University of Michigan Press and Gabii Project Pioneer New Approach to Collaborative “Book” Publishing

by Charles Watkinson on September 27, 2017

The University of Michigan’s excavations of the Early- and Mid-Republican site of Gabii have over the last few years focused attention on the origins of urbanism and rise of Rome, as a successful competitor to the city only 15 miles to the east. Thanks to the leadership of Nicola Terrenato, Marcello Mogetta, and Rachel Opitz the project has also been a pioneer in the application of digital technologies, especially 3D photogrammetry. The Gabii team was thoughtful from the start of the project in envisioning how the application of new tools in field research might be best represented in the final publications, recognizing the potential of digital affordances to enrich the traditional presentation of archaeological discoveries – in large and expensive editions that poorly represent the richness or interlinked nature of the data and narrative.

The first title in the series of Gabii publications was published by the University of Michigan Press in December 2016. A Mid-Republican House from Gabii presents the discoveries from the so-called Tincu house, a nice example of domestic architecture from a crucial period in the urbanization of Italy. Users with different needs can approach the project in different ways; through a 3D interactive model, through a narrative hyperlinked text, and through a database of finds and contexts. The text is also presented in what is envisioned as a “multi-layered” way so that a reader looking for a general overview of the results can easily dip into the publication while a specialist can deep-dive into the details.

The idea of providing different levels of publication for different types of reader is not new in archaeological circles. A number of projects have published synthetic overview volumes, written for a more general reader, that appear alongside heavy single-vision works and specialist reports. But the idea of trying to combine multiple paths into a single “volume” is a product of electronic environment, where a “choose your own adventure” approach is a common feature of media ranging from digital games to government websites. The transition from the linearity of traditional scholarly writing to the modularity of a web text is not a simple one for authors, especially when the need to maintain credibility within the discipline also needs to be taken into account. It is also not a simple transition for a publisher, used to identifying the primary audience for a work early in the acquisitions process and then shaping the content specifically for them.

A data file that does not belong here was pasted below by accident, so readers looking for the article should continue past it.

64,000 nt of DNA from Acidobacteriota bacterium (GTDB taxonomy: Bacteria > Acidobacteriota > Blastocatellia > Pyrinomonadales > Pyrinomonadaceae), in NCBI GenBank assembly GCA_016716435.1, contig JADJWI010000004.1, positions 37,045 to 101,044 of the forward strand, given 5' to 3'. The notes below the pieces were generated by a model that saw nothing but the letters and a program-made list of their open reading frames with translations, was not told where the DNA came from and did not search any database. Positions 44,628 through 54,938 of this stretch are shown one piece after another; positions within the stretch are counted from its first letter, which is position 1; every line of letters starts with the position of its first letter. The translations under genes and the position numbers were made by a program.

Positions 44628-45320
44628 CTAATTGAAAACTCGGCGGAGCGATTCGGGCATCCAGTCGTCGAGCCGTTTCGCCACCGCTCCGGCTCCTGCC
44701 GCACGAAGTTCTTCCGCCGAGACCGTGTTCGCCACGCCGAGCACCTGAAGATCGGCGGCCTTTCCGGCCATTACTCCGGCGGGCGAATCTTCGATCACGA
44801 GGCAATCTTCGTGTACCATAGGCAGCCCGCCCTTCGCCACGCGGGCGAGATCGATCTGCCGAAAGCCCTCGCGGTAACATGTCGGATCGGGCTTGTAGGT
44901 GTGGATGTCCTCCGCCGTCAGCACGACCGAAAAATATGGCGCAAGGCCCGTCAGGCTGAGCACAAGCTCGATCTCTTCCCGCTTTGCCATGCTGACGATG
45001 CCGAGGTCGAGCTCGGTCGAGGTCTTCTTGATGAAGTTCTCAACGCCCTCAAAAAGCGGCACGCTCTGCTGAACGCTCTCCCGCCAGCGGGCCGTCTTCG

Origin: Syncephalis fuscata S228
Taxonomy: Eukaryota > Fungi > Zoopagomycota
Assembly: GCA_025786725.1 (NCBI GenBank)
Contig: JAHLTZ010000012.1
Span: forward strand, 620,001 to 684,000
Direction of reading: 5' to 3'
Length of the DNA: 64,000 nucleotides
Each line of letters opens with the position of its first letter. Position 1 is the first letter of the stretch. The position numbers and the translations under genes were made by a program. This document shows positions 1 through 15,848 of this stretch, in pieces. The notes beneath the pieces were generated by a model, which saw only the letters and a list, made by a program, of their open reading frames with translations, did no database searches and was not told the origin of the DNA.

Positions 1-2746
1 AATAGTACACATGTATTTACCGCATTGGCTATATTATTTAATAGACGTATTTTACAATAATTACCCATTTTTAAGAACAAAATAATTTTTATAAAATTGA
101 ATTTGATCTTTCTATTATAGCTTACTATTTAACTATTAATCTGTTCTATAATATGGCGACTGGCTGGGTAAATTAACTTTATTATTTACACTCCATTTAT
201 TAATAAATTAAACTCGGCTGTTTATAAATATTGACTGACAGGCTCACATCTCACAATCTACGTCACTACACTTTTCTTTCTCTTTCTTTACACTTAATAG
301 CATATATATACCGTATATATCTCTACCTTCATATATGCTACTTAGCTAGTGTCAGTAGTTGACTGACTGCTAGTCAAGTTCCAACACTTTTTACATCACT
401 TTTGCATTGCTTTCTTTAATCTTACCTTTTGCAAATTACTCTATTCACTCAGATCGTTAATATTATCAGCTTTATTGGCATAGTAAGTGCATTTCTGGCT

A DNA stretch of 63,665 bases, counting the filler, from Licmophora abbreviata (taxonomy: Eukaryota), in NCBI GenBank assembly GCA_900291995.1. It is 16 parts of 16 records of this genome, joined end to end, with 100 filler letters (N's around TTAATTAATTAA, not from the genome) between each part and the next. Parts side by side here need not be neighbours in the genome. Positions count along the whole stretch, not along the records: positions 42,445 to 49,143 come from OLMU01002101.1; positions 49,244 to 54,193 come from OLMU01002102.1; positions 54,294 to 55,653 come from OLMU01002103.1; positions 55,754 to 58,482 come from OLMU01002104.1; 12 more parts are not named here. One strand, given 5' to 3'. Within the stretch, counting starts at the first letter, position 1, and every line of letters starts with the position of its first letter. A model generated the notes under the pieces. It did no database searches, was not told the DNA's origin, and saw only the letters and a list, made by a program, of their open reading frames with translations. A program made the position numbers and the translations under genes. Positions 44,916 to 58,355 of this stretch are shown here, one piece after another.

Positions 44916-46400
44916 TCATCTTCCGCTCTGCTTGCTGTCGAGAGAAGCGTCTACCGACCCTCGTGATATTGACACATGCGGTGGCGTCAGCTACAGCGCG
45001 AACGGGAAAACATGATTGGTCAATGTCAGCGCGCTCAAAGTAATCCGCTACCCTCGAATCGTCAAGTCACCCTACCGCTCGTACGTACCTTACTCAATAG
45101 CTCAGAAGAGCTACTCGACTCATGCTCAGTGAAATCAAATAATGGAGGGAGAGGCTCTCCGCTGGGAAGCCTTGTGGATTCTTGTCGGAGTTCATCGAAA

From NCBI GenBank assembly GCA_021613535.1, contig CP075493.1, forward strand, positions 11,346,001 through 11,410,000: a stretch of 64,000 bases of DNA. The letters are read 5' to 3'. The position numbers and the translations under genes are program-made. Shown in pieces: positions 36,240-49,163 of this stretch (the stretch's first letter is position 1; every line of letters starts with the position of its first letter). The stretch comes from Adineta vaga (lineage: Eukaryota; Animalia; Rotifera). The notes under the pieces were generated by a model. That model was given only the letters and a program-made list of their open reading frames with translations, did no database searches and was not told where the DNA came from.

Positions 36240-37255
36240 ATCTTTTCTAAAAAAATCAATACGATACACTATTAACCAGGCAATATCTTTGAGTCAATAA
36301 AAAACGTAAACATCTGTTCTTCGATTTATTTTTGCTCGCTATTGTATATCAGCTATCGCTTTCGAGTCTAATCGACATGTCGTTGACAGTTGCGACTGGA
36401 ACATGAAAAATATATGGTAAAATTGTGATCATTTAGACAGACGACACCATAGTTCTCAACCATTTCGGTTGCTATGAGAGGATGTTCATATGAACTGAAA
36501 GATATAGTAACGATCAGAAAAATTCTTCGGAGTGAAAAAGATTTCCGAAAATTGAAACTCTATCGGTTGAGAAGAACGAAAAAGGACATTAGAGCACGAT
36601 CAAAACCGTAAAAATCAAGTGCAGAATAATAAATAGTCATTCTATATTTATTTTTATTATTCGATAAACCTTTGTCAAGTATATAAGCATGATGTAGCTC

With these challenges in mind, a group of faculty collaborators from the University of Michigan applied in spring 2017 for a grant from the U-M’s Humanities Collaboratory initiative to investigate how successful A Mid-Republican House from Gabii had been in engaging its multiple intended audiences, and how it could improve. The project, carried out during May and June, involved five groups (consisting of faculty members in Classics, Information Science, and Writing Studies, and their graduate students) conducting different forms of user experience investigation. One team observed the interaction of specialist readers, another experimented with the publication as an undergraduate teaching tool, and a third conducted “guerilla testing” with visitors to campus museums. A fourth group did a rhetorical analysis of the writing while a fifth saw the web developer working on site in Italy with the excavators, exploring the interface between the accumulation of research data and its presentation.

The combined feedback from these interventions was rich and cohered around some common themes – the need for more contextualization, the challenges faced by readers entering the publication from multiple directions, the need for seamless linking forward and backward among the different elements. The Gabii project team and the University of Michigan Press are now collaborating to introduce a number of interface improvements that will be made available to all purchasers and users of A Mid-Republican House from Gabii as the publication migrates from its current “beta” presentation on the Press’s legacy DLXS platform to its final home on Fulcrum, the next-generation hosting environment being developed with support from the Andrew W. Mellon Foundation.

The experience of working collaboratively on designing an initial “beta” publication and then iterating based on user feedback to create a more robust “production” version is new to a book publisher, used to a more linear workflow based on stages such as “transmittal for production” and “release to warehouse” and fixed “editions” of books. However, in the case of a digital product that breaks new ground in the presentation of archaeological data, the process has proved essential in achieving the University of Michigan Press’s ultimate goal, which is to create the best possible vehicle for delivery of the scholarship to the desired reader.

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